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A cylindrical tank with radius 5m is being filled with water at a rate of $3m^3/min$ How fast is the height of the water increasing?

I know that $$dv/dt = 3$$

And that $$v= \pi r^2 h$$

So I want to find the derivative of h

$$h= \frac {v}{ \pi r^2}$$

$$h' = \frac{3 \pi * 25}{ (\pi * 25)^2 }$$

$h' * v'$

This gives an incorrect answer and I am not sure why.

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We have as you said $h=\frac{v}{\pi r^2}$. Note that $r$ is a constant. Differentiate with respect to time. We get $\frac{dh}{dt}=\frac{1}{\pi r^2}\frac{dv}{dt}$. –  André Nicolas May 10 '12 at 18:04

2 Answers 2

up vote 5 down vote accepted

You want $\dfrac{dh}{dt}$; by the chain rule this is $\dfrac{dh}{dv}\dfrac{dv}{dt}$.

You have $h=\dfrac{v}{\pi r^2}=\dfrac1{\pi r^2}v$, where $\dfrac1{\pi r^2}$ is a constant, so $\dfrac{dh}{dv}=\dfrac1{\pi r^2}$; you don't need the quotient rule for this differentiation. Finally, you have $\dfrac{dv}{dt}=3$, so $$\frac{dh}{dt}=\frac{dh}{dv}\frac{dv}{dt}=\frac3{\pi r^2}\text{ m/min}\;.$$ Since $r=5$ m, the actual rate is $\dfrac3{25\pi}$ m/min.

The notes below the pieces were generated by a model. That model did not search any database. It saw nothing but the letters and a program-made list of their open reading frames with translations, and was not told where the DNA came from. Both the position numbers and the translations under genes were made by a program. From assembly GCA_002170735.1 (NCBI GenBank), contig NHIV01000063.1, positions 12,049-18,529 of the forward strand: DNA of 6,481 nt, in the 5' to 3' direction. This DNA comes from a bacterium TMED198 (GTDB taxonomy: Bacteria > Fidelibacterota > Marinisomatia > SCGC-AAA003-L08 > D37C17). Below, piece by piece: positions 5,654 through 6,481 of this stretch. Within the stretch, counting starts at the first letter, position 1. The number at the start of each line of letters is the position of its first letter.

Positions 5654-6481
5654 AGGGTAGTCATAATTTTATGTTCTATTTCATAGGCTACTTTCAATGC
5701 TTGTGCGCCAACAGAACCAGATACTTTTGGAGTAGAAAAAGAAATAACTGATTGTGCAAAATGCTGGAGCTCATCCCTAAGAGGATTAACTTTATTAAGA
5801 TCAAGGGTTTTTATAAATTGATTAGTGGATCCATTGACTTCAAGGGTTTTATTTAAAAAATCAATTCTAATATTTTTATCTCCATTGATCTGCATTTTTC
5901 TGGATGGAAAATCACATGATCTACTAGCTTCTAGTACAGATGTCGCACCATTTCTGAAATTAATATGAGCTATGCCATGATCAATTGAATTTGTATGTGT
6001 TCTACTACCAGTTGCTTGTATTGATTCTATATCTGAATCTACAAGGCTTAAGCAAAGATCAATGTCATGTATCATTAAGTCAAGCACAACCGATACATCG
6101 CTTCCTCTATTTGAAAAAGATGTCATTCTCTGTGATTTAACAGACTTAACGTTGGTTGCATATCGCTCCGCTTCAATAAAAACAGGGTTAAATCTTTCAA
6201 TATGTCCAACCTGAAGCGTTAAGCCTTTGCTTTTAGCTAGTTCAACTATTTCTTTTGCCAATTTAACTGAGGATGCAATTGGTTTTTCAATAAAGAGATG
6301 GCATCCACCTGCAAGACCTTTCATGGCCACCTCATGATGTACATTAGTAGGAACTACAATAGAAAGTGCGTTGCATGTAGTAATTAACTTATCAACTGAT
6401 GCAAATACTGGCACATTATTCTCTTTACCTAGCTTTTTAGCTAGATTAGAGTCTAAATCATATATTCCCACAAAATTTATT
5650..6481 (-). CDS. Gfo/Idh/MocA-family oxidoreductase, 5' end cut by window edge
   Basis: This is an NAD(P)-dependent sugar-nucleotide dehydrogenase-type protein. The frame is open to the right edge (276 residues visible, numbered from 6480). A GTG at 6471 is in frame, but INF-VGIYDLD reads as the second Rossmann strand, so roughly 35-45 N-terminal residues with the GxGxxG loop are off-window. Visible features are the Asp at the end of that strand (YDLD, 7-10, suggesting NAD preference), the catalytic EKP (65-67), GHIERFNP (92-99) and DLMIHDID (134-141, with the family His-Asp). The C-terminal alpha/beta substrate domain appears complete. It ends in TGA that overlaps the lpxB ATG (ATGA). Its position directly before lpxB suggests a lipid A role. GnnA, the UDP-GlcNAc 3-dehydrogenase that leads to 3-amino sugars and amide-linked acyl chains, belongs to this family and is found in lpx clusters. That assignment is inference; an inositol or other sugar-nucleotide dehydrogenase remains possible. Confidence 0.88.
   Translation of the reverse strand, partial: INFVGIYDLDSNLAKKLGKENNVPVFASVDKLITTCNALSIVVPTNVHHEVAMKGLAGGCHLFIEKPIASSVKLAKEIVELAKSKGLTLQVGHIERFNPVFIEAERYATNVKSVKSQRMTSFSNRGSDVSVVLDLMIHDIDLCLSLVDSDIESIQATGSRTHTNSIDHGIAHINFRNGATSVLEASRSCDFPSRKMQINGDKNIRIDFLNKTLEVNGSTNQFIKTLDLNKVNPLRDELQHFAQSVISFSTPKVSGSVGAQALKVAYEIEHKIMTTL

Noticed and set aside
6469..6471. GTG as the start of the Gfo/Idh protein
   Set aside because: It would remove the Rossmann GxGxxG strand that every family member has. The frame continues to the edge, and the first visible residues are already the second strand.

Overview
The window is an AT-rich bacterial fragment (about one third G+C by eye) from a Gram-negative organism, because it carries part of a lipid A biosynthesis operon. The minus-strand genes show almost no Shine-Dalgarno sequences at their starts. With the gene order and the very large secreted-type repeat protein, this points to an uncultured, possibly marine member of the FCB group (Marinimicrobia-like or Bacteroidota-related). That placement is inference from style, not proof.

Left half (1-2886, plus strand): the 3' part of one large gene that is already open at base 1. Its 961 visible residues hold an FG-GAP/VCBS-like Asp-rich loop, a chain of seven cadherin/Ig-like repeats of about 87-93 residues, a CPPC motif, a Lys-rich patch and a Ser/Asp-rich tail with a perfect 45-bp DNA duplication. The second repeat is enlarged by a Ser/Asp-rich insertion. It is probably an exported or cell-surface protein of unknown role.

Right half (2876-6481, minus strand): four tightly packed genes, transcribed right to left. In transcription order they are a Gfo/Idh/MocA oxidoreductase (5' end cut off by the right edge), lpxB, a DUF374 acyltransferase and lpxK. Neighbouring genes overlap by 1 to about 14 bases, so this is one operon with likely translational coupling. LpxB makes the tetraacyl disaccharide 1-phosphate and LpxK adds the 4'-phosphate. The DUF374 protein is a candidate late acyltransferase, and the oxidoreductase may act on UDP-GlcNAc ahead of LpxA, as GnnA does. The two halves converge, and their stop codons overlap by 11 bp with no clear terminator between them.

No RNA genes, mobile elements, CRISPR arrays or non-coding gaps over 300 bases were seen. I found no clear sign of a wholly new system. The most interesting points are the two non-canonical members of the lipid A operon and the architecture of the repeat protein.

In a problem like this it's a good idea to use the $\dfrac{dv}{dt}$ notation instead of the $v'$ notation, because you're taking derivatives with respect to more than one variable, and you need to keep track of what that variable is in each calculation.

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Hint: $\displaystyle h'(t) = \frac{v'(t)}{\pi r^2}$, since $r$ is constant.

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